Other of the prior an patents show different types of watering tubes, but none of them are adapted to function in the unique manner that has been herein disclosed where a lower closed water tight end of the watering tube is co-axially aligned in removable assembly in an outer cylindrical keyhole slotted sleeve or planter and which embody important features of my invention. It is significant to note that my watering tube has a closed end at its bottom, thus confining the water that is poured into the tube so that it can only escape in a radial direction at axially and circumferentially spaced positions located in radial adjacency to keyhole slots provided in the outer tube or shell of my planter.
According to important features of my invention, I have provided a flowering planter comprising an axially elongated upright cylindrically shaped hollow sleeve, the sleeve being comprised of an opaque synthetic plastic material. A cup shaped bottom is disposed at a bottom end of the sleeve. Adhesive means secures the axially elongated upright cylindrically shaped hollow sleeve in water tight assembly with the cup shaped bottom. Attachment means connects a hanger structure to an upper open end of the sleeve for hanging the planter to an above ground support. Vertically extending circumferentially spaced keyhole shaped slots are provided in the axially elongated upright cylindrically shaped hollow sleeve for plants to extend through the vertically extending circumferentially spaced keyhole shaped slots. A cylindrically shaped watering tube is mounted internally of the axially elongated upright cylindrically shaped hollow sleeve in coaxial relation therewith. Water tube holding means is positioned internally of the elongated upright cylindrically shaped hollow sleeve engaged with a closed lower end of the cylindrically shaped watering tube assisting in holding the cylindrically shaped watering tube in an upright position in radially spaced relation to an interior surface of the axially elongated upright cylindrically shaped hollow sleeve. The cylindrically shaped watering tube has axially spaced water discharge orifices circumferentially positioned in radially confronting relation and axially above the circumferentially spaced keyhole shaped slots enabling water to be conveyed through the orifices to plant root structure positioned in radial adjacency to each of the circumferentially spaced keyhole shaped slots.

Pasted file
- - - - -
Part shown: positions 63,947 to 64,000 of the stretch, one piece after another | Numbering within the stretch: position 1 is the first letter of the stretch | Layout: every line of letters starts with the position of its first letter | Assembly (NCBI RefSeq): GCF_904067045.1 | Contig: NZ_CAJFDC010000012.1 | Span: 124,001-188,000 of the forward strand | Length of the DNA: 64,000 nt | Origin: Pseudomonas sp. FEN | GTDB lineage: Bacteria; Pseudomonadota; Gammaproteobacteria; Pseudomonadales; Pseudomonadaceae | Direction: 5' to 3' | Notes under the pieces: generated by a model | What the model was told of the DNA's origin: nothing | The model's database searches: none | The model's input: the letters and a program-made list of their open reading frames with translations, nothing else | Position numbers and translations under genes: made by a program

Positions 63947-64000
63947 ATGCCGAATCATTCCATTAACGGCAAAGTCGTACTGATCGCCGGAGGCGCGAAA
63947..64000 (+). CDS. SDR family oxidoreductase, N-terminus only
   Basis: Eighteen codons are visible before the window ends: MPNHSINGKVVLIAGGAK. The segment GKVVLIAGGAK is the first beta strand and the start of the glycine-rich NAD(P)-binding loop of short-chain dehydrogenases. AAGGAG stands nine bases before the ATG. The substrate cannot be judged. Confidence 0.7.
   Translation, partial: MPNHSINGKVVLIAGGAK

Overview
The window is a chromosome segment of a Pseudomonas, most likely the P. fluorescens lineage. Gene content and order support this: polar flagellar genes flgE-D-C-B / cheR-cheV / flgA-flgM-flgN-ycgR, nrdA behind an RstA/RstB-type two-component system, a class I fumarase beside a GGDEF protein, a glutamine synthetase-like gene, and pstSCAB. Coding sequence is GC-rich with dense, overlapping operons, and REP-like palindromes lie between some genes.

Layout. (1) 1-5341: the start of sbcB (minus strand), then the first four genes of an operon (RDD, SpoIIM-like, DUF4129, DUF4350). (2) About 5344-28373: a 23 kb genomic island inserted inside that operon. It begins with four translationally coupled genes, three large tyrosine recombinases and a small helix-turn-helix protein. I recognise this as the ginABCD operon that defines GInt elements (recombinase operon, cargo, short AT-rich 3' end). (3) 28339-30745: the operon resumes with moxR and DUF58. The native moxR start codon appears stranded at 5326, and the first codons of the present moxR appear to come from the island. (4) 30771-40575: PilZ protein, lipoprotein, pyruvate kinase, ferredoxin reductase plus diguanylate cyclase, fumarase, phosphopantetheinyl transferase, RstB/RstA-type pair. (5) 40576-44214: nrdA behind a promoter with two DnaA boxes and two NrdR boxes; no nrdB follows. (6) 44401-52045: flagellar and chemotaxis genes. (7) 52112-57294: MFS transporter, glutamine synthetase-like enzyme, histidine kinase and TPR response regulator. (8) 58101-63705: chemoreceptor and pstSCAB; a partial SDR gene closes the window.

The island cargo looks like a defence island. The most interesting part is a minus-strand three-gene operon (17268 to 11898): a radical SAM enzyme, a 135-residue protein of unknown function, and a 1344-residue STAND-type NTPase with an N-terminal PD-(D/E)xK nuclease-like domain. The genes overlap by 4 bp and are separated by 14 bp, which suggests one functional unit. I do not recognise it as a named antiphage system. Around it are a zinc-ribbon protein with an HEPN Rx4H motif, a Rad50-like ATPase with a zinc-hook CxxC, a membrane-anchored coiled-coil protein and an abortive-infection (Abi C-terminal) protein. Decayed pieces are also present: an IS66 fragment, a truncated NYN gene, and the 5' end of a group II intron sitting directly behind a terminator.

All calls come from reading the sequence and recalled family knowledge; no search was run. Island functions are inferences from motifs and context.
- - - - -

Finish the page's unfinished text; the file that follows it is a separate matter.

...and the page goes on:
Yet other features of my flowering planter relate to the cup shaped bottom wherein the cup shaped bottom has a flat bottom surface enabling the flowering planter to be free standing when mounted on a level surface.
Still further features of my flowering planter relate to it being provided with a hanger structure which comprises a pair of superimposed loops. A lower most of the superimposed loops is physically attached at spaced intervals to the elongated upright cylindrically shaped hollow sleeve. An upper most of the loops is extended through the lower most loop and being positionable when disposed in one attitude in right angular relation, the hanger structure and the engaged superimposed loops serving as means to permit the flowering planter to turn for a fuller viewing of flowering areas carried on the flowering planter.
FIG. 1 is a perspective view of my flowering planter with a spectacular array of flowers and color extending from the planter;
FIG. 2 is a vertical section through the planter shown in FIG. 1 only with a hanger structure for the planter being shown in elevation;
FIG. 3 is a top plan view of the planter shown in FIG. 2;
FIG. 4 is an enlarged fragmentary partially sectioned view showing the manner in which the hanger is secured to the tubular sleeve of my planter;
FIG. 5 is a vertical section of my watering tube adapted for assembly inside of my flowering planter as shown in FIG. 1;